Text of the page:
As special adviser for Indian affairs at Arizona State University,
former Navajo Nation president Peterson Zah spent the past 16 years
trying to develop Native American youth leaders.
He pressed students to get educated, return
to their villages and build a future on the reservation. But that
message began to ring hollow over the past year as his own tribe
became mired in power struggles and corruption scandals.
Zah says students came to him filled with
confusion and embarrassment, asking how they can make a difference.
"I was just agonizing over this,"
says Zah, 73, who resigned his Arizona State job this month to return
to the Navajo Nation as an ambassador for tribal civility, service
and integrity. "The only thing you can say is, 'That's one
example of what we need to correct. We're training you to be different.'
Zah's angst is shared by many Native American
leaders who see a breakdown in Indian country leadership at a time
when the 565 federally recognized tribes of the United States are
pressing for greater sovereignty, with support from the U.S. government.
Dozens of Native American organizations
and tribes are pressing to cultivate youth leadership skills through
programs that often combine cultural heritage and public service,
personal responsibility and civic action.
Earlier this month, President Obama met
with more than 300 Indian leaders at the White House Tribal Nations
Conference and announced support for the United Nations Declaration
on the Rights of Indigenous Peoples, which calls for independent
self-governance of native peoples around the globe.
"Tribal nations do better when they
make their own decisions," Obama said in a speech.
Zah and others in Indian country worry
that such rhetoric won't become reality unless Native Americans
can inspire their youth to lead ancient cultures into a modern world.
Zah says heroes are scarce in Indian country
because many historic figures came to tragic ends and because today's
reservations are mired in upheaval.
"Particularly with elected leadership,
we just don't have role models that kids can look up to," he
says. "So, the new generation, they've got to deal with it."
A powerful bond
The U.S Census Bureau
estimates there are 4.9 million American Indians and Alaskan Natives
in the United States, less than 2% of the total population.
They belong to hundreds of tribes that
have distinct languages, cultures and circumstances. Yet they are
bonded by a history of conquest, and, in many cases, by disproportionate
social problems such as poverty, high dropout rates, crime, alcohol
and drug abuse, and suicide.
Kristen Dosela, 20, who recently served
as president of the Gila River Indian Community's youth council,
says she began losing friends in junior high, watching them drop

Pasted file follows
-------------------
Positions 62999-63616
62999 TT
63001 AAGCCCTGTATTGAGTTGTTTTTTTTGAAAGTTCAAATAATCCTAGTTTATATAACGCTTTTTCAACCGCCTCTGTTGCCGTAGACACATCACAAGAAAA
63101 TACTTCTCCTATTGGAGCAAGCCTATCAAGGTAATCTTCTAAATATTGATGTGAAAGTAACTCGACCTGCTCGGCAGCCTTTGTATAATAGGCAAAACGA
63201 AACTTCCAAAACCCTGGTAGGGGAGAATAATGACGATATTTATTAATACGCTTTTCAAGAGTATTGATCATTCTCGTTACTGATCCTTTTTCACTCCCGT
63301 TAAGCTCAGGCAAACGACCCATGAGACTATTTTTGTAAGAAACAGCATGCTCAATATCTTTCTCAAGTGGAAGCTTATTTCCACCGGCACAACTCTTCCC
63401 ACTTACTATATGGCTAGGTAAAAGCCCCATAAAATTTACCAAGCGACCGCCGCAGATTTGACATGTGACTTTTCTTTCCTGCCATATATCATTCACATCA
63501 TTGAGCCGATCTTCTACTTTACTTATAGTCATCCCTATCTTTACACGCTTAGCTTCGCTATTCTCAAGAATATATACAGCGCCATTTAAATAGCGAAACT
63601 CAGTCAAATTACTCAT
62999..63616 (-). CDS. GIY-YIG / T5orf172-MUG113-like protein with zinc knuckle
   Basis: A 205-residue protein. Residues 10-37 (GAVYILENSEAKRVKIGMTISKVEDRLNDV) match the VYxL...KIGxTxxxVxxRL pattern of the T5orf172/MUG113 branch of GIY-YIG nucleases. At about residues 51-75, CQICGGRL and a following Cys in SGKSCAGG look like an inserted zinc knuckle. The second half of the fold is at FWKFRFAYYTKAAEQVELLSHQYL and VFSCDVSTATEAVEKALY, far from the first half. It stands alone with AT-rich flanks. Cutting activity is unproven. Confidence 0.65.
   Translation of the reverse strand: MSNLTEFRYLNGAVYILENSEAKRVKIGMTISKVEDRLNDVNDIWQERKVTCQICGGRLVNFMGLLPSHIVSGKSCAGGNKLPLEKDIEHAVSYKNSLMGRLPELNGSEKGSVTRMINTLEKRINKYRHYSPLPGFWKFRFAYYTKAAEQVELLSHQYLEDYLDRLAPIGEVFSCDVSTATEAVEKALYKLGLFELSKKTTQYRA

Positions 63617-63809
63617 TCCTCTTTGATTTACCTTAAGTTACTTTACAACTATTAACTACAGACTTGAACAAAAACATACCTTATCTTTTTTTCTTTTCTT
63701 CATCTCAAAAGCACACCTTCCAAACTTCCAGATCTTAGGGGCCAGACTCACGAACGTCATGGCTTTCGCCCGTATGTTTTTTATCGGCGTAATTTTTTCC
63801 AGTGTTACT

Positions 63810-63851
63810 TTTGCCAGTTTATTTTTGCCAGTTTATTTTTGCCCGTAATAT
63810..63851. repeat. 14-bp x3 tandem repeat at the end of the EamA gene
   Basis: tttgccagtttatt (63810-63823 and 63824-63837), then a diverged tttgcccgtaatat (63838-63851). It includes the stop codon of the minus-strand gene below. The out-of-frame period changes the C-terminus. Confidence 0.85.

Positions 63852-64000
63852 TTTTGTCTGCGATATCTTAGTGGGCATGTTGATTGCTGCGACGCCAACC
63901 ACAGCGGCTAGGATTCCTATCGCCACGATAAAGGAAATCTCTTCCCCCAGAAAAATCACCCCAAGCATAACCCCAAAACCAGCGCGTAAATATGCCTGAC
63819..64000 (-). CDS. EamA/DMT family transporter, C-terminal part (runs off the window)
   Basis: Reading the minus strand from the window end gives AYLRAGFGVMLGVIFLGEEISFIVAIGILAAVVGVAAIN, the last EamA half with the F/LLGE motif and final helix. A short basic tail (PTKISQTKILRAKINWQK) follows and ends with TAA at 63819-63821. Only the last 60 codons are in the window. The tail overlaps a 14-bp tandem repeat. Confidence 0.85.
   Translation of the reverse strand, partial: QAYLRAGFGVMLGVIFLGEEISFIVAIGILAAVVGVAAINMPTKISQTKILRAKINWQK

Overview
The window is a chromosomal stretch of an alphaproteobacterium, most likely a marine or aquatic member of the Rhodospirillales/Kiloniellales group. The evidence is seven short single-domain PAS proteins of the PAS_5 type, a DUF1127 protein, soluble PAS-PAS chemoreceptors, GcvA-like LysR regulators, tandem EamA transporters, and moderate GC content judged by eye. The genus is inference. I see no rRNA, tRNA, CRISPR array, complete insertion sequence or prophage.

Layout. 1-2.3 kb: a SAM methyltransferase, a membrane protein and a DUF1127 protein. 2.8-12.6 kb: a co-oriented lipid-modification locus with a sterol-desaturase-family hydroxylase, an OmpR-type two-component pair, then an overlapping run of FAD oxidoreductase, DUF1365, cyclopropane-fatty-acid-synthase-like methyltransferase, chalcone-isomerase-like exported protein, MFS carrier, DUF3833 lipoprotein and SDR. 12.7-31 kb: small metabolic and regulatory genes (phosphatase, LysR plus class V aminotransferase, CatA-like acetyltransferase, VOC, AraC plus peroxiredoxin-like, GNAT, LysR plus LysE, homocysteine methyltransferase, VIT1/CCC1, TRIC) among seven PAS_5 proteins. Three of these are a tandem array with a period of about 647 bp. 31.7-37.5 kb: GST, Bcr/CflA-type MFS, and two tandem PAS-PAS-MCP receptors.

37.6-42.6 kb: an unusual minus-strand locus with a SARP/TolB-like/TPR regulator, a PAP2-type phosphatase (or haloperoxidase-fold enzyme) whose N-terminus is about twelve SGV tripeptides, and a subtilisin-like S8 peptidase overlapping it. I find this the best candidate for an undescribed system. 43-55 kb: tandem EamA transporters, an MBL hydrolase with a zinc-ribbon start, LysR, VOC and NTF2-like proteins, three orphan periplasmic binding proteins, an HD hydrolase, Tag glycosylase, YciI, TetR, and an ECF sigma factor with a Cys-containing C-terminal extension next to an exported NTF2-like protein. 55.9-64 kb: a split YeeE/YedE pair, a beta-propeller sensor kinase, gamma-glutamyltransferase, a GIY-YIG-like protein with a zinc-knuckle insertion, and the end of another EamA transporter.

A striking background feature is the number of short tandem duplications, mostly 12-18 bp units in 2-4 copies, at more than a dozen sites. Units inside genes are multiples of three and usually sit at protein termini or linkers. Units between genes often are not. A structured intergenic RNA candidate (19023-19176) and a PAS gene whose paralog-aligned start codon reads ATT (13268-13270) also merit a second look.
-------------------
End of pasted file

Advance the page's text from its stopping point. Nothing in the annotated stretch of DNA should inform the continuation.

out of classes and succumb to inertia in the empty desert southwest
"After eighth grade on the reservation,
kids don't really focus on education," she says. "They
get into alcohol, drugs, gangs, getting pregnant. I've seen it happen
to so many friends I grew up with."
Although young people in any society may
struggle, Dosela says developing a sense of identity and purpose
can be especially tough for Indians trying to engage the future
while retaining tradition.
Dwayne Lopez, 25, youth council manager
on the Tohono O'odham Nation in southern Arizona, says the lack
of leadership is magnified as young people from dysfunctional homes
repeat the failures of parents.
But many are trying to break the pattern,
says Lopez, whose family is heavily involved in tribal government.
"I want to become chairman of my
reservation one day," he says. "Always remember who you
are and keep your himdag what we call culture within
Peggy Flanagan, a member
of the White Earth Band of Ojibwe in Minnesota and director of the
Native American Leadership Program at Wellstone Action, a national
training center in St. Paul, says her message to young Indians is
simple: Become active in the community and avoid temptations to
wallow in victimization.
"Civic involvement is a fertile earth
from which leadership grows," Flanagan says. "But also
know who you are your family, your culture, your values,
goals and purpose. You can't look forward unless you know where
you came from."
Pershlie "Perci" Ami, a Hopi
from northern Arizona who founded Native Leadership Pathways in
Phoenix, also warns against resentment toward whites, urging students
to absorb the good from modern society and eschew the bad.
"If you're blaming people, they're
holding you captive and you're never going to change. "